It was a bit of a mystery to me that only the Toden Arakawa Line is still in operation while other trams were discontinued one after another. According to a railroad writer named Tatsuya Edakubo, the main reason for this is that most of the tracks were "specialized tracks" that did not run over roads. Indeed, although running with cars on the road near Asukayama, the Toden Arakawa Line runs on specialized tracks in most sections. This allowed the line to survive without having to take measures to deal with traffic congestion, which was becoming serious.
I wonder what would have happened if trams were still running in all directions in Tokyo. I can only dream that it would be a great tourist resource. If we changed our minds about how to deal with traffic congestion and kept cars out of the city, Tokyo would be one of the most eco-friendly cities in the world.
There are already car-free cities in the world where cars are not allowed. They include Zermatt in Switzerland, Venice in Italy, and the Old City of Fez in Morocco. All of these cities are small in comparison to Tokyo, so if a metropolis like Tokyo, with a population of over 10 million, decided to go car-free, it would surely have an overwhelming presence. Be that as it may, I recommend that those who were not usually associated with the city feel as if they are traveling in an unfamiliar town when they take a leisurely ride on the Tram in Tokyo.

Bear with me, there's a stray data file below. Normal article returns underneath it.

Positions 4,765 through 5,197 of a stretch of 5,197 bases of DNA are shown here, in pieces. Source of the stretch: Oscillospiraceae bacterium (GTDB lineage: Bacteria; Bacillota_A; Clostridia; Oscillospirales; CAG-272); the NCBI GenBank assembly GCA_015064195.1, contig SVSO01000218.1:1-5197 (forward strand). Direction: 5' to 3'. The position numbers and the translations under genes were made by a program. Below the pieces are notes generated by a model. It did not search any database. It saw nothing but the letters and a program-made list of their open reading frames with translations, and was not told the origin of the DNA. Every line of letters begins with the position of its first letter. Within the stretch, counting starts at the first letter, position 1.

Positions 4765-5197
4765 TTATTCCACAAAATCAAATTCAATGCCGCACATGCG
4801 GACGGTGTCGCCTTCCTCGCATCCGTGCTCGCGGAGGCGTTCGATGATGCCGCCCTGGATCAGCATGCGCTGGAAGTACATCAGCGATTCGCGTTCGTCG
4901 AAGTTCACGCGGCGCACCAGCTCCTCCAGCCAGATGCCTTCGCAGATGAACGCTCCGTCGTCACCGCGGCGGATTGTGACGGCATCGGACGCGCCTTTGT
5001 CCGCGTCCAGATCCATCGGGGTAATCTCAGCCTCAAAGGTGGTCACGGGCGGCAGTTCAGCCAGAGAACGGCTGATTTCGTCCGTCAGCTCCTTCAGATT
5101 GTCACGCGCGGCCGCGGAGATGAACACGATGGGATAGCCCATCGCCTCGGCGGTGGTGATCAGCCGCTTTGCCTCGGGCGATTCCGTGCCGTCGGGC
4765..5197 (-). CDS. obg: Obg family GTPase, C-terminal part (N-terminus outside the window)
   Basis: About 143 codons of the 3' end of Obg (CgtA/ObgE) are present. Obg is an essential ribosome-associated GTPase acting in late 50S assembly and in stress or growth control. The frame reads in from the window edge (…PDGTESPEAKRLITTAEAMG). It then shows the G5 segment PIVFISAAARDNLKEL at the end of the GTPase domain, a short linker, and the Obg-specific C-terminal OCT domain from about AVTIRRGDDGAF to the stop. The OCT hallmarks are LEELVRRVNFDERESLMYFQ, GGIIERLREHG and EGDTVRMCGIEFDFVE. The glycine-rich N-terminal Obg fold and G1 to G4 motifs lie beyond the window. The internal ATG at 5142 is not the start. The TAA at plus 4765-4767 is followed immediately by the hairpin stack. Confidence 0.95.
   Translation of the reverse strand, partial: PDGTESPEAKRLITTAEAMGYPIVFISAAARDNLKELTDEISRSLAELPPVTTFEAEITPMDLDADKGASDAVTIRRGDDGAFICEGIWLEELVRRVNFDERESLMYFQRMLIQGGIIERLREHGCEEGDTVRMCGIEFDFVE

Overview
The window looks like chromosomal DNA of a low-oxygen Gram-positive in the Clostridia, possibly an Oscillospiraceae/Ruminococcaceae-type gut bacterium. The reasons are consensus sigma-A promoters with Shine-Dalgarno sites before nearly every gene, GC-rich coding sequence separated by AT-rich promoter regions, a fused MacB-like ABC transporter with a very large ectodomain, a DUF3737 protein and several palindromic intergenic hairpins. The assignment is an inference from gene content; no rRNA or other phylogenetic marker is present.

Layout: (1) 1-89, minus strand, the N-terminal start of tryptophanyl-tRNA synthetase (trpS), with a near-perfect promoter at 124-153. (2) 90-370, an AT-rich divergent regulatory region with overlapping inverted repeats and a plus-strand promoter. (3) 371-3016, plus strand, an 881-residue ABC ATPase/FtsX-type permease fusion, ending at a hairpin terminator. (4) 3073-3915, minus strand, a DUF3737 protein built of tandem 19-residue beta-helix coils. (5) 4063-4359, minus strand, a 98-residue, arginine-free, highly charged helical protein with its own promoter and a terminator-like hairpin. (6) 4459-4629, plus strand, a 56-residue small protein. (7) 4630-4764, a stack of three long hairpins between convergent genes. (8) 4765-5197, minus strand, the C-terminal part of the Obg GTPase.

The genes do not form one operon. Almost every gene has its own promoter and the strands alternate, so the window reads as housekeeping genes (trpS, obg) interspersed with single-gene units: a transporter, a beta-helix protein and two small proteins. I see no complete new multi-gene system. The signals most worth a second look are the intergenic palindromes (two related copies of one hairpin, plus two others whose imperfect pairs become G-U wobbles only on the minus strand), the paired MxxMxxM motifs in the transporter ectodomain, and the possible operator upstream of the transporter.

|Apr 2022 IN THE CITY TOKYO|
|BACK SHOT COUPLE REFLECTION SILHOUETTE STATION TRAM ZOSHIGAYA|
April 7, 2022
August 15, 2023
SONY ALPHA 7R II
ZEISS LOXIA 2/35